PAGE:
Objective: This case study takes a detailed look at how New Market Tax Credits helped to keep a food processing company in Brockton, MA – one of the state’s poorest communities – and create more than 50 jobs for low-income residents in the process.
Major Participants: The Life Initiative, MassDevelopment, Sovereign Bank, Massachusetts Housing and Investment Corporation, Commonwealth of Massachusetts, City of Brockton
Background: Raised in Brockton, Ed and Cindy Byers were determined to invest in the local community when opening Cindy’s Kitchen back in 1999. The couple hired a diverse workforce, nearly all of whom are inner city residents, and provided good wages and benefits. The gourmet food purveyors (of mostly salad dressings and dips) went above and beyond for its employees: Cindy and Ed would drive employees to and from work if they did not have access to personal vehicles, offered ESL classes on site and assisted employees with childcare. So when the manufacturing company outgrew its Belmont Street location and needed to find a new home, everyone was committed to keeping Cindy’s Kitchen in Brockton—but traditional financing wasn’t enough.
How it Happened: The Byers contacted Massachusetts-based The Life Initiative (TLI), a $100 million community investment fund created by local life insurance companies. TLI introduced the Byers to the New Market Tax Credits (NMTC) program—a federal program established by Congress in 2000 to spur new or increased investments in businesses or real estate projects in low-income communities. Often an underutilized resource, NMTCs permit individuals and corporate investors to receive a tax credit against their federal income tax return in exchange for making equity investments in Community Development Entities (CDE). In the case of Cindy’s Kitchen, the Massachusetts Investment Corporation was that CDE, which offered the company a $2.1 million financing package using NMTCs. Sovereign Bank and MassDevelopment provided $750,000 in low-interest loans through the use of their shared NMTC fund. With an additional $1.6 million loan from TLI, Cindy’s Kitchen was able to rehab and then relocate to a building three times larger, at 40 Industrial Boulevard in Brockton.
Results for Local Economy: Since its 2007 move, the company has increased revenues from $6 million to $10 million and more than doubled its staff by adding 54 new positions. In the coming years, Cindy’s Kitchen expects to add an additional 100-200 new positions for Brockton locals. They are especially committed to hiring hard-to-hire residents, such as those with criminal backgrounds, those who were formerly homeless or those who have physical disabilities. Nearly 99% of employees are minorities.
The new jobs created by Cindy’s Kitchen are helping to grow the food cluster. As ICIC research indicates, and the Cindy’s Kitchen case study confirms, the food industry is booming, accounting for about 11% of the U.S. economy and employing 17 million people. Inner cities’ central locations, access to multi-modal transportation hubs and under-utilized manufacturing and warehouse space can all be leveraged by companies in the food cluster—just like Cindy’s Kitchen in Brockton. One of the reasons Cindy’s Kitchen has been so successful is its approach to hiring: 60% of workers in the food industry have a high school diploma or less, making food cluster jobs uniquely accessible to inner city residents. By hiring local residents, Cindy’s Kitchen has created a dedicated workforce with little employee turnover.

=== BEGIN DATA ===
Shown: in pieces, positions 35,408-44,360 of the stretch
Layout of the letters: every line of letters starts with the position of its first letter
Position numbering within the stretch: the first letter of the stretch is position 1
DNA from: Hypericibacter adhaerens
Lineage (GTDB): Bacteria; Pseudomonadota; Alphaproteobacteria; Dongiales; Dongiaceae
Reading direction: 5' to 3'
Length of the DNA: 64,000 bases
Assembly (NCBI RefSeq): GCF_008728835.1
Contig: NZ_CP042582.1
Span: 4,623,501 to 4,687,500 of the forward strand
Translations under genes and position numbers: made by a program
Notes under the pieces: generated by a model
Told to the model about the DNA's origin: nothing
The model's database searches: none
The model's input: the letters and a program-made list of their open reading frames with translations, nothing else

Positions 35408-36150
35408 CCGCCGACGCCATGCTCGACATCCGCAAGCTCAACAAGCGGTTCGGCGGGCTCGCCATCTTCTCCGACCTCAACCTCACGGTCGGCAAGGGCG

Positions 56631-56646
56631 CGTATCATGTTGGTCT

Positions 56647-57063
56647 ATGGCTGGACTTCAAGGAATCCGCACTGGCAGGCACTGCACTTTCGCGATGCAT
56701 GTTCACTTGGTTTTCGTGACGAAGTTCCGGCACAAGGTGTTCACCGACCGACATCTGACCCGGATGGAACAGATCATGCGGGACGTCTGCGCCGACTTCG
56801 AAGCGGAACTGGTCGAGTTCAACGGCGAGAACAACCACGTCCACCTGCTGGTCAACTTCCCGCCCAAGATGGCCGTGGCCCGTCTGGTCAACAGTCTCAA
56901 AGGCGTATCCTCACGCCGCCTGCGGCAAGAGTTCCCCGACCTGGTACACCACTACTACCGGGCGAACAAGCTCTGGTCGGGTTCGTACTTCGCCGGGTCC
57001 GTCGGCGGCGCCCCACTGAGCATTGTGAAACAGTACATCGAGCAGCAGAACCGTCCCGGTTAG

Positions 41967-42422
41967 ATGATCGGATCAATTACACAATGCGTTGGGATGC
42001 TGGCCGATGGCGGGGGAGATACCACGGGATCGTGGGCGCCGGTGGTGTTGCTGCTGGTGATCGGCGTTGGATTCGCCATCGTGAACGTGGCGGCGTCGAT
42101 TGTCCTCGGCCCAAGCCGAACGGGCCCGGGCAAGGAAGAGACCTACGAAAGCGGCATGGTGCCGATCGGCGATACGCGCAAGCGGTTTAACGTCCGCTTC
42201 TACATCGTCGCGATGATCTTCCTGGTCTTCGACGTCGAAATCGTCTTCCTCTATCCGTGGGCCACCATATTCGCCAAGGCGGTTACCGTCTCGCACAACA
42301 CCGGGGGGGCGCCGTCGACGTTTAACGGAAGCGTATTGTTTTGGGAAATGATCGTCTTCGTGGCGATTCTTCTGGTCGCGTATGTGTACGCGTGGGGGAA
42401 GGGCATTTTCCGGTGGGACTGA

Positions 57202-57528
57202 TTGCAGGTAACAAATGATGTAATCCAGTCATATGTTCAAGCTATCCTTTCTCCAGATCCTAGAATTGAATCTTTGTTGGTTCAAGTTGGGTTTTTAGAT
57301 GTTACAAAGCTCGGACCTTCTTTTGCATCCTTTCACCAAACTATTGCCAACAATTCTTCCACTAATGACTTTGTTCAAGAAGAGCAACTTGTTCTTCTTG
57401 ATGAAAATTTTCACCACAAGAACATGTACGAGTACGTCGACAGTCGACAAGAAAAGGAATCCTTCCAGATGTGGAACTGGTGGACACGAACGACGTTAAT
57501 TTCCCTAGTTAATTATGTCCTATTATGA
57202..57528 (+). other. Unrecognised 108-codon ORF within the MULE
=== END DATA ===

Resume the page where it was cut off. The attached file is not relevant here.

Remaining Challenges: In spite of the Great Recession, Cindy’s Kitchen has experienced another bout of growth and now needs to expand once again. This $5 million expansion project at the same site has been less smooth: Ed Byers and the Brockton Planning Board have tussled over how the project addresses storm-water flow. In September 2013, the Planning Board voted 4-1 to reject the expansion project. Just one month later, after several neighboring cities and towns expressed interest in recruiting Cindy’s Kitchen, the Planning Board changed its course and approved the expansion. Though the Byers have added a 700-square foot commercial kitchen to the site, they have put the larger 30,000 square foot expansion project on hold.
Lessons Learned: Learning to be patient has been critical for the Byers. After the latest expansion project went awry with the Planning Board, the owners continued moving forward to reach a resolution with the City. Ultimately, a month after the plans were rejected, the City approved of the project.
Second, the company’s commitment to hiring and investing in local residents as employees—Brockton has a poverty rate of 20%, more than 6.5% higher than the statewide average—created goodwill with the community. With all that Cindy’s Kitchen does for the community, nobody wanted risk the company leaving. When other cities expressed interest in Cindy’s Kitchen relocating, the City of Brockton ramped up efforts to keep the headquarters put.
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